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Brandi N
First Supporter
First Supporter
Feb 16, 2022
In COMMUNITY FEED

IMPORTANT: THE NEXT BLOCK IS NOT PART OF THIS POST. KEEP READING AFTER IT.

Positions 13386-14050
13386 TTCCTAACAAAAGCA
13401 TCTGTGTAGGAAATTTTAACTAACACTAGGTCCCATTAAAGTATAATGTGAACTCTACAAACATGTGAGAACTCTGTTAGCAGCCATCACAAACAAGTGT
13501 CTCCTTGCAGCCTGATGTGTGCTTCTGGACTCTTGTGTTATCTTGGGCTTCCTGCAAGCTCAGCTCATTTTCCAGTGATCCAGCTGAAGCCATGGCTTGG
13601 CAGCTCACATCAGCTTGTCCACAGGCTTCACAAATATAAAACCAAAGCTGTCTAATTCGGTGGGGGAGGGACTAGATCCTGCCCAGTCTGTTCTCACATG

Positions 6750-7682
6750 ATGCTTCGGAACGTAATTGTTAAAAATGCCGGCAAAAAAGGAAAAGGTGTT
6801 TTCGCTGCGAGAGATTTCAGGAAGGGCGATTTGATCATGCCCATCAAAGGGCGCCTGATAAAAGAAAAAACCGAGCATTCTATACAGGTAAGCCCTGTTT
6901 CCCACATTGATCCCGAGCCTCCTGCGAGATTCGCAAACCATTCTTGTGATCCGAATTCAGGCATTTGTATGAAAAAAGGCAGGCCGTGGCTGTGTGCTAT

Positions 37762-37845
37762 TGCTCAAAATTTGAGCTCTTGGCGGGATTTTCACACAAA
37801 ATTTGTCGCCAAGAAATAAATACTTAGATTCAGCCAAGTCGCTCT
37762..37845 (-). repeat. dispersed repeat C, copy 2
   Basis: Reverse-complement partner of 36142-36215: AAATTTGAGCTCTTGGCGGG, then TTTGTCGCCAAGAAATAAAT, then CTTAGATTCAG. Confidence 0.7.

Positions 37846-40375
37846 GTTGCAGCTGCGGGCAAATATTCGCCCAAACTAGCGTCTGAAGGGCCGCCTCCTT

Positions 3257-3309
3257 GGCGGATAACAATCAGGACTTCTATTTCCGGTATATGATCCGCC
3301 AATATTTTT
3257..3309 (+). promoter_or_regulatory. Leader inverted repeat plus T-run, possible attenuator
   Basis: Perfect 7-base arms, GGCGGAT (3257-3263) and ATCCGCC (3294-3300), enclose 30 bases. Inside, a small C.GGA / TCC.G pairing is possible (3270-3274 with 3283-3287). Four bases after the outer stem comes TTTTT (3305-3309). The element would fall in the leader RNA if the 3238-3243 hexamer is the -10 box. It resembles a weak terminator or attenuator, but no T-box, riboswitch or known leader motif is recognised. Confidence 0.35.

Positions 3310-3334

Monday, February 14, 2022 A 2018 Delaware State University graduate captured a moment in time in a mural work that now on display in a Texas museum through March. The moment was May 25, 2020, several days after the brutal death of George Floyd at the hands of a Minneapolis policeman. Along with massive protests, some cities erupted in violence and destruction, including Downtown Wilmington. In response, three Wilmington creatives connected four artists with business owners that had boarded up their storefronts. It was an opportunity for young artists of color to focus their emotions and energy, said the organizers, Jonathan Whitney and Eliza Jarvis of Flux Creative Consulting and Joe Del Tufo of Moonloop Photography. The shuttered windows at Nomad Bar on Orange Street became the canvas for Del State Studio Art student graduate Jannah Williams, aka J the Artist. Williams, who also painted the mural of Dr. Martin Luther King at the Teen Warehouse in Wilmington, said she wanted to do something bold that got people talking. She printed some of the worst from this country’s racial history - ads telling of upcoming slave trades, fliers offering rewards for capturing runaway slaves - along with newspaper clippings about the recent deaths of Ahmaud Arbery and Breonna Taylor. “I wanted to say that ‘This is not a new thing,’ and show the history of what’s been going on,” said Williams. “It’s really the same thing, over and over again.” Standing on the sidewalk, plastering the racist materials to the boards, Williams said she and the owners of Nomad were a little nervous about displaying the incendiary materials at that moment. “I was really trying to finish it up as quickly as possible,” she recalled. “And I thought, they really have to trust the process, but it’s all going to come together.” Over top of the racist fliers, she lay original black and white portraits that honored leaders alongside Arbery and Taylor, including the Rev. Dr. Martin Luther King Jr., Maya Angelou, Shirley Chisholm, and President Barack Obama. For the top layer, she painted her own powerful sentiments: “We just want a kinder world than this,’ ‘Black Lives Matter’ and ‘You Matter!’ Williams’ mural became part of the “rapid response collection” gathered by the Delaware Division of Historical and Cultural Affairs (DEHCA) that seeks to preserve objects representing important moments in recent history. In describing the mural, a DEHCA curator wrote that Williams had juxtaposed the powerful figures that worked to change the long-established racist systems in place with those whom the same systems failed. “It reflects on past and present inequities and trauma, while it simultaneously presses the need for action,” wrote Elizabeth Coulter, saying the mural “directly connected the movement and the viewer.” The mural is currently on loan to the Longview Museum of Fine Arts in Longview, Texas, part of their exhibition: “Addressing the Moment: The Artist’s Voice” that runs through March 5. “I was excited when I was creating it,” said Williams. “But I didn’t expect it to go this far.” Williams, who earned a degree in Studio Arts from the Mass Communication, Visual & Performing Arts Department, said she learned a multitude of techniques while at Del State. “Professors taught me to go outside the box, and not be afraid to do bigger things, take more risks,” she said. “I had great professors.” The feeling is mutual. “I’ve been teaching here for over 25 years and there are certain students that just leave an impression,” said Associate Professor Lori Crawford. “She blew me away, with the work she created.” Keeping track of works by outstanding graduates like Williams has been made easier in this age of Instagram, said Professor Roberta Tucci. “It’s thrilling for a professor to be able to see what Jannah and other students are accomplishing,” she said. “It used to be we kind of lost touch.” Williams will be the featured artist in the department’s series of virtual conversations “Chat with an Artist,” on Feb. 17 at 11 a.m. The Meeting ID is 829 8795 5982, with a Passcode of 042911.